“The road to the house winds through the rocky coastal terrain, often offering a view of the sea below. Low clouds press upon you; occasional patches of sunlight appear out over the water. A stiff wind blows in off the waves, carrying the briny stink of churning salt water.”
What’s all this sound like to you? Is there a hint of danger and potential combat? Are there creatures to socially interact with? The very first piece of text players hear describes the surroundings as they travel to the adventure location. Why?
When I ran this adventure and read this part aloud to players, their reaction went straight to exploration. Do they see anything in the water below? Are they on an road with open terrain around? Can they hear anything unusual above the wind? I didn’t even get to the part where curious townsfolk followed along to ask about their intentions and discuss rumors and stories, a suggestion in the text.
Let’s move into the haunted house and see how else exploration permeates everything characters do. This next part is nothing secret and comes from very early in the adventure. Again, here’s the read aloud text from the book. Keep 5E D&D’s three pillars of play in mind as you read this:
“This room was once a library, with bookshelves around the walls. Most of the shelves are broken, and in many places they have come away from the wall. The few shelves still intact are empty, but a pile of books rests in the southwest corner.”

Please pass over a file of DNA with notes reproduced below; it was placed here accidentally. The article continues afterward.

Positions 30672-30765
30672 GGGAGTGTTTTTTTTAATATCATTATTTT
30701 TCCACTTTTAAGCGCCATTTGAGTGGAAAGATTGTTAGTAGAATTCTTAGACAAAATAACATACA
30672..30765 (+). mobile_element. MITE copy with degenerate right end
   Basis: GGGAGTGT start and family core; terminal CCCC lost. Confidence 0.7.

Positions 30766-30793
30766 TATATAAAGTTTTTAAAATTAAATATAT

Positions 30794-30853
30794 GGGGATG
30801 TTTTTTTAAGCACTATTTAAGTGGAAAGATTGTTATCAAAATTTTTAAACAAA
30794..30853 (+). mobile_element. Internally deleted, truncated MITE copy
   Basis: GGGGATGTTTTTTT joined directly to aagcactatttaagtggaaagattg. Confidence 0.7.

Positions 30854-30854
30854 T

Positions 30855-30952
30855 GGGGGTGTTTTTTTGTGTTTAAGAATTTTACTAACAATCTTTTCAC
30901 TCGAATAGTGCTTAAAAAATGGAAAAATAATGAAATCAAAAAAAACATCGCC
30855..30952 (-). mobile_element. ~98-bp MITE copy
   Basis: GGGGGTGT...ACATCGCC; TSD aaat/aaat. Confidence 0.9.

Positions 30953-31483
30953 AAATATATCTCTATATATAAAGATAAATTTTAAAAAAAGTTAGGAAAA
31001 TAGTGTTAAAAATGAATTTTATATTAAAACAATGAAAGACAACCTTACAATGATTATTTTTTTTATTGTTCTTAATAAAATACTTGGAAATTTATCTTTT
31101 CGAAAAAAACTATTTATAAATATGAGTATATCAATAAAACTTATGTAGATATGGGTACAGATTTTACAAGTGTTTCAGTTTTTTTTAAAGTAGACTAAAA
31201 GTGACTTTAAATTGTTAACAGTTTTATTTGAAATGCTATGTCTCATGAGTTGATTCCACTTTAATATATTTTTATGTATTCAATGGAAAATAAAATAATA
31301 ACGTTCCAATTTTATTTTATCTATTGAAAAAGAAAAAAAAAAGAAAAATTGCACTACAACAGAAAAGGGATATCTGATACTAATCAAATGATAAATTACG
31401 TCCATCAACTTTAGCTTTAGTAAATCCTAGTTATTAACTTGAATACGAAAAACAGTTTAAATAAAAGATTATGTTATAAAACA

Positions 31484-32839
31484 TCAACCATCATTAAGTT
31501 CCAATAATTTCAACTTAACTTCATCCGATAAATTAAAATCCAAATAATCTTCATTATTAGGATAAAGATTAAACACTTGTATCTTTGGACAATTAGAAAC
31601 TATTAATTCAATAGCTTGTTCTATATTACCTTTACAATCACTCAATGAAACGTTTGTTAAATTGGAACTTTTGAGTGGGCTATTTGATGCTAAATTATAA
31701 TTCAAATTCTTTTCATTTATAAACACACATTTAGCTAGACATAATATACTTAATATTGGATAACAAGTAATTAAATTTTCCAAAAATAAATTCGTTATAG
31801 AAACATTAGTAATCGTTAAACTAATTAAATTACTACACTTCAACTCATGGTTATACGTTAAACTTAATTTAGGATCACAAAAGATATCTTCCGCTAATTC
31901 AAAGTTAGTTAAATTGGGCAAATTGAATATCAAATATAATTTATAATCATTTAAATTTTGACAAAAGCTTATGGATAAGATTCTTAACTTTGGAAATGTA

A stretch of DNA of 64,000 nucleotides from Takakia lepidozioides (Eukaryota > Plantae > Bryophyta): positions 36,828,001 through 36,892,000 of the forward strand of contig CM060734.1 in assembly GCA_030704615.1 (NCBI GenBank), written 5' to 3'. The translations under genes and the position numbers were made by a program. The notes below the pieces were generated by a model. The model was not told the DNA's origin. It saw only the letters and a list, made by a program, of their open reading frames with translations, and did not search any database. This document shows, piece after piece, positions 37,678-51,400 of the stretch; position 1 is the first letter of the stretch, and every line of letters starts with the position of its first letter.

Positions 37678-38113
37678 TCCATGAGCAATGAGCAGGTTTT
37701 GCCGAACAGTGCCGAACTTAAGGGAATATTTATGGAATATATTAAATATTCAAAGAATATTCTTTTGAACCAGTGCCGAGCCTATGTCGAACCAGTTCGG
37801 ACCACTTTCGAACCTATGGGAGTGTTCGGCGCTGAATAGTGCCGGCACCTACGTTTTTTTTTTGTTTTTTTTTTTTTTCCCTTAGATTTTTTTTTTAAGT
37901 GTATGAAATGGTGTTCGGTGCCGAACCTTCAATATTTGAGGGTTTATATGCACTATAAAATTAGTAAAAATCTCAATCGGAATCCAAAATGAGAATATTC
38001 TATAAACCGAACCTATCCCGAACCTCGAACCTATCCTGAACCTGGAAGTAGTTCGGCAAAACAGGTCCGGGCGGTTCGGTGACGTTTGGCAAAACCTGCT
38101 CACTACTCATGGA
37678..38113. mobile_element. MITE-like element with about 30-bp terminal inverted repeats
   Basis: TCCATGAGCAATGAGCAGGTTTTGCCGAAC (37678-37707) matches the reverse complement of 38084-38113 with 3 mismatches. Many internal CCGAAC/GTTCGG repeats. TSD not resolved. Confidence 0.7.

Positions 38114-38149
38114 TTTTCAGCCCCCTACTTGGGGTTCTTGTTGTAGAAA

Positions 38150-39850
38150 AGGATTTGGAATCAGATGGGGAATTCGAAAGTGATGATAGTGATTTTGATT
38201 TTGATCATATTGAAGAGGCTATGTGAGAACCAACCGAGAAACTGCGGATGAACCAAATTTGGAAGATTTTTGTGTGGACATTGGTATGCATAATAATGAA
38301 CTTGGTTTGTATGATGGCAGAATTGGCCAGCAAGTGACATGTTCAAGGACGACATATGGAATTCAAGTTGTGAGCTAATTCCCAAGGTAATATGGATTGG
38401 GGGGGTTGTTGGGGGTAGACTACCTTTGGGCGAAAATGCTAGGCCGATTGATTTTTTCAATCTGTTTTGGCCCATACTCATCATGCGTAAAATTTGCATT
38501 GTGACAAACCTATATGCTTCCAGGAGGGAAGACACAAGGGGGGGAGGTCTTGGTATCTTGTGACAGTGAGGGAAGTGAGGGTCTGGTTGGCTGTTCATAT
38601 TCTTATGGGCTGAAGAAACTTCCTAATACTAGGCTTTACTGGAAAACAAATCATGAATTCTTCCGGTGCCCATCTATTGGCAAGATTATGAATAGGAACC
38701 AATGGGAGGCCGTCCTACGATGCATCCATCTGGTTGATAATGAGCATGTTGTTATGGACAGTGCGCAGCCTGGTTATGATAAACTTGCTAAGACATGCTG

I don’t know about you but in my experience this represents a fantastic example of exploration in play. See any hint of danger from a creature there, seen or implied? Nothing to fight, nothing to engage in conversation. Maybe there is a hidden danger like a trap or a mimic. There’s definitely enticing details to explore. A pile of books resting in the corner must be mentioned for some reason. Time to explore. In fact if there is a trap to overcome or a hidden creature to fight or talk to, discovering those things again means (you guessed it) exploration.
So from a design perspective Dungeon Masters and creators present content for the exploration pillar constantly. Even when I run a game on the fly or with very little preparation this is one of the easiest pillars to manage. At the most basic level you’re describing what’s around and players explore those things. If characters don’t show interest in them, how is it any different than preparing a dynamic combat encounter and the group instead devises an elaborate plan to talk their way out of trouble? Ever run a game for players who take this even further and seek to befriend all your nasty monsters? I don’t hear anyone saying combat needs a bump because of social interaction.
Exploration for the player
Another frequent criticism of 5E D&D posits it’s mostly about combat. Most of the rules deal with combat, character features relate to combat. Combat combat combat. Everyone likes pitting their heroes against dangerous monsters (except when they’re schmoozing them to make friends). Is this really true or is it a fallacy perpetuated by vocal people online?
I challenge you to look through your 5E D&D PHB and Dungeon Master’s Guide with a mind towards all three pillars of play. Certainly, there’s a lot of rules and mechanical content about combat. But even the Monster Manual itself points out “typically, XP is awarded for defeating the monster, although the DM may also award XP for neutralizing the threat posed by the monster in some other manner.” The basic fabric of the game — gaining XP and rising in power through overcoming challenges — is not tied to defeating monsters in combat.